Aside from the pandemic being at the forefront of everyone's minds, Whiteside said the show will also acknowledge current issues regarding social injustice.

"It's an opportunity for us to reconnect with our fan base and we're going to address issues like the pandemic, we're going to address issues like social equality and also showcase some of the really amazing African American talent that we have in the country music industry that not enough people know about, as well as just celebrating all the great songs within country that are going to make people feel good," he says.

Whiteside says singer Mickey Guyton's performance will definitely be a highlight of the night.

"[We] certainly also want to show some of the great African American artists that we have, and [who] have had a lot of success in our industry this past year," he says. "So, this to me is exciting because America is going to discover Mickey Guyton that night if they don't know her, and she is going to blow everybody away with her voice and her talent and songwriting abilities. And I am just so excited to see that, and I think it's going to be one of the most talked-about moments in the show that night."

The 2020 ACM Awards will air live from Nashville on Sept. 16, from 8-11 p.m. ET. Aside from Guyton, the all-star lineup of performers this year includes Blake Shelton, Gwen Stefani, Carrie Underwood, Trisha Yearwood, Kelsea Ballerini, Miranda Lambert, Kane Brown, Luke Bryan, Eric Church, Dan + Shay, Florida Georgia Line, Luke Combs, Tim McGraw, Maren Morris, Old Dominion and Thomas Rhett.

ET recently spoke with Guyton and she teased her upcoming ACM Awards performance. She'll be performing her song, "What Are You Gonna Tell Her?" which speaks about injustices faced by young women and people of color.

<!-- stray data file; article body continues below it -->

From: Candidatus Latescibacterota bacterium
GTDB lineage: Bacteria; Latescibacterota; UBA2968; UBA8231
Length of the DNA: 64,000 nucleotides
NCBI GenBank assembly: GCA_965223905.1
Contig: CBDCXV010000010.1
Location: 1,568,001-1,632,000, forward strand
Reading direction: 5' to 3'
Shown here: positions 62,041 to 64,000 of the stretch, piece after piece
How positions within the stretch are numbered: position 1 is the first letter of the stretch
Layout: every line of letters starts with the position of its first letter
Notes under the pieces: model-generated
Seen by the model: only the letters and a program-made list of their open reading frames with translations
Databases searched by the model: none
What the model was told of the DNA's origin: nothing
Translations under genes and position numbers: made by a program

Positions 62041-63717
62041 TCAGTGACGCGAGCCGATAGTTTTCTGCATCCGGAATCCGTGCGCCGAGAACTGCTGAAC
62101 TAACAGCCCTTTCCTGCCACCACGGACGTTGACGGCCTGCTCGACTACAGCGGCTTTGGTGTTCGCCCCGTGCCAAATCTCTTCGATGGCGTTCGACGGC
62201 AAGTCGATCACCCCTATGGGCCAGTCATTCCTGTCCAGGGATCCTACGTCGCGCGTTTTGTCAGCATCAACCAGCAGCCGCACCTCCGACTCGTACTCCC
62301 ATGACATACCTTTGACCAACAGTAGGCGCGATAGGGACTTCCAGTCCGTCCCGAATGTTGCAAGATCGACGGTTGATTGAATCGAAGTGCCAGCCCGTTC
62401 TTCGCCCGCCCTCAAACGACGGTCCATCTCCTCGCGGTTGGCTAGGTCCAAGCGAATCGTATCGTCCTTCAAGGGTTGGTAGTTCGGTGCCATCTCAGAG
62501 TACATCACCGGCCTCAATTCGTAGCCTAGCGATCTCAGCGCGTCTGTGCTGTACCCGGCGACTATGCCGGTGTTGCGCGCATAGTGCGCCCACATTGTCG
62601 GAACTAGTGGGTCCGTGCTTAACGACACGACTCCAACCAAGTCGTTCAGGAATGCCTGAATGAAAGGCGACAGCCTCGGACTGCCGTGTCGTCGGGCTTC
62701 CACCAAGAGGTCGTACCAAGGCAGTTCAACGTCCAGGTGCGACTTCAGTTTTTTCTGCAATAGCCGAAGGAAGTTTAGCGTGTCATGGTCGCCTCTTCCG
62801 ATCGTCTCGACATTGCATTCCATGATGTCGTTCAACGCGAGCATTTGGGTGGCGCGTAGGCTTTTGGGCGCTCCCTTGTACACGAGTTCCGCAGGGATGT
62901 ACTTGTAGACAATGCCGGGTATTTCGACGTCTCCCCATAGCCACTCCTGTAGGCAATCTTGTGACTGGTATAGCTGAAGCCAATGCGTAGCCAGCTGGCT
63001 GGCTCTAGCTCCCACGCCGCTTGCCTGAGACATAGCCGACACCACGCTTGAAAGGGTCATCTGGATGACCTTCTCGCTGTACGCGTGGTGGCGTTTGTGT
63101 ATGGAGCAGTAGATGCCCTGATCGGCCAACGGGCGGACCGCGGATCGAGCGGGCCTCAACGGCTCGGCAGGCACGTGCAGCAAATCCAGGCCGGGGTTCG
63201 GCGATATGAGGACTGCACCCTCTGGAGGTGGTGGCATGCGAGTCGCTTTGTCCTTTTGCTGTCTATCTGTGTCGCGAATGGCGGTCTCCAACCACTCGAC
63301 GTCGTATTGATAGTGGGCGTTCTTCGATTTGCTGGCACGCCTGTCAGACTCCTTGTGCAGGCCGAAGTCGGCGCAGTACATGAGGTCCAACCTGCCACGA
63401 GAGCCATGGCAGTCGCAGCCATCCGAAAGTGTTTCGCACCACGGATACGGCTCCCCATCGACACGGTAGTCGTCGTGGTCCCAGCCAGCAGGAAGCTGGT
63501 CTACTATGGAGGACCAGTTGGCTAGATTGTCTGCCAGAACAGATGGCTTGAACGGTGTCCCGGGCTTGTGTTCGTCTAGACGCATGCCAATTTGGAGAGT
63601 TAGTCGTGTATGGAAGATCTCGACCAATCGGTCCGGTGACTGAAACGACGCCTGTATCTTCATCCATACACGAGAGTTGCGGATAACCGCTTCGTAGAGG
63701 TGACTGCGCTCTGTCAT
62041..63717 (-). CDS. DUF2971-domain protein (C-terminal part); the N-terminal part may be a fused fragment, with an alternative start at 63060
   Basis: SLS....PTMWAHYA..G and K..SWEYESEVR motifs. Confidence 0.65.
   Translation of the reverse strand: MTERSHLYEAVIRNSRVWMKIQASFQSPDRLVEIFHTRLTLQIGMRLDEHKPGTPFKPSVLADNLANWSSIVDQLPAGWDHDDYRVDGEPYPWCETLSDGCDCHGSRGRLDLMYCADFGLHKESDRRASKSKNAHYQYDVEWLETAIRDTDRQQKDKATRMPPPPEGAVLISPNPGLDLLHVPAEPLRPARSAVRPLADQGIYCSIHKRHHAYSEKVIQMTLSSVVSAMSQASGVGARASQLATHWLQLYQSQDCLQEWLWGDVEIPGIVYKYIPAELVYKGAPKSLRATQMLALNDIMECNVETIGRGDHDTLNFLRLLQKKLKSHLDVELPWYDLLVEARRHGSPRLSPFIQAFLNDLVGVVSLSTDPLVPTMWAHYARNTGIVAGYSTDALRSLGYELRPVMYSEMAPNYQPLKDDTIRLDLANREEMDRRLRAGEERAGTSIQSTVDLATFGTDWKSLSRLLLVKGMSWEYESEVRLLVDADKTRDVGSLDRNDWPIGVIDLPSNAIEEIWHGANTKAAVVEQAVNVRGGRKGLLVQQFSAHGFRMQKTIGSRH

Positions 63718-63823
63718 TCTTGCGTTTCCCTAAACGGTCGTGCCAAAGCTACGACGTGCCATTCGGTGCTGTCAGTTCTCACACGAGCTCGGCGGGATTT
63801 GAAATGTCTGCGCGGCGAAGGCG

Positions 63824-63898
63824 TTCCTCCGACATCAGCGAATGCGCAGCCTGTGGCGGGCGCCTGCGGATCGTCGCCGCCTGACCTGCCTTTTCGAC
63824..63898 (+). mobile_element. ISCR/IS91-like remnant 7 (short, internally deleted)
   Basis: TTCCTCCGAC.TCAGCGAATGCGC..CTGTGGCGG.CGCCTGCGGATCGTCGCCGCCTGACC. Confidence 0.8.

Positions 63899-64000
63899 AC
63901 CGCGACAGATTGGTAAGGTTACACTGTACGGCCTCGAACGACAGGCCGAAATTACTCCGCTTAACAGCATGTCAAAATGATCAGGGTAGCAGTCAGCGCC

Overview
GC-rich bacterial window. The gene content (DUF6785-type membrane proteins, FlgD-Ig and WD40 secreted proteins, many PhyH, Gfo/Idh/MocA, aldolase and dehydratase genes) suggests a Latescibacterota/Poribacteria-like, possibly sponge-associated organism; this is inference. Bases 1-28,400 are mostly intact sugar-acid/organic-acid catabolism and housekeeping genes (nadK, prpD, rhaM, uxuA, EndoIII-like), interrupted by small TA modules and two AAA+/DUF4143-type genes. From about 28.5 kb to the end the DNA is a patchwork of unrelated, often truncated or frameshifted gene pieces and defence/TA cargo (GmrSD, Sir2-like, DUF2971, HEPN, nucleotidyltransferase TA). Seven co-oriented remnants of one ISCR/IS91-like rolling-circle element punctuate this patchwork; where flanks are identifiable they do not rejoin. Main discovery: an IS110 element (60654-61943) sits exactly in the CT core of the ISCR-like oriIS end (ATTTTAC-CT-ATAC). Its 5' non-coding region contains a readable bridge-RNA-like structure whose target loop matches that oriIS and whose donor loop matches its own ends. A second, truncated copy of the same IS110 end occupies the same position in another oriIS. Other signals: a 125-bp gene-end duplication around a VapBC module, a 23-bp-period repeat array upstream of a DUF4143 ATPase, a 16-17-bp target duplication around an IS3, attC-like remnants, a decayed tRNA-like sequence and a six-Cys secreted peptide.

"It is going to be just such a beautiful, heartfelt performance because again, racism is such a huge pandemic, but also the treatment of women is just as big of a pandemic and it is so important for me to stand on that stage and sing the song that represents," she shared. "There's not a single woman that I don't know that hasn't gone through something, and I just hope that this song, and people hearing me sing it, inspires change that we protect our future daughters. Like, we are adults but what can we do to prevent that from happening to the future? It is up to us, and I hope this song gives everybody that fire within them to help make change for our future and it's going to be just a really beautiful performance."

"It is such an honor because honestly, starting my career off, I never thought of myself as some activist. I was actually always someone that kind of just stayed in the back and just didn't want to make any noise or rock the boat and then everything kind of shifted for me," she adds. "And to step in that role as a woman, as a Black woman, it is such an honor that people are giving me this opportunity to be heard too, and to hopefully incite change. Honestly, it is such an honor. It means the world to me."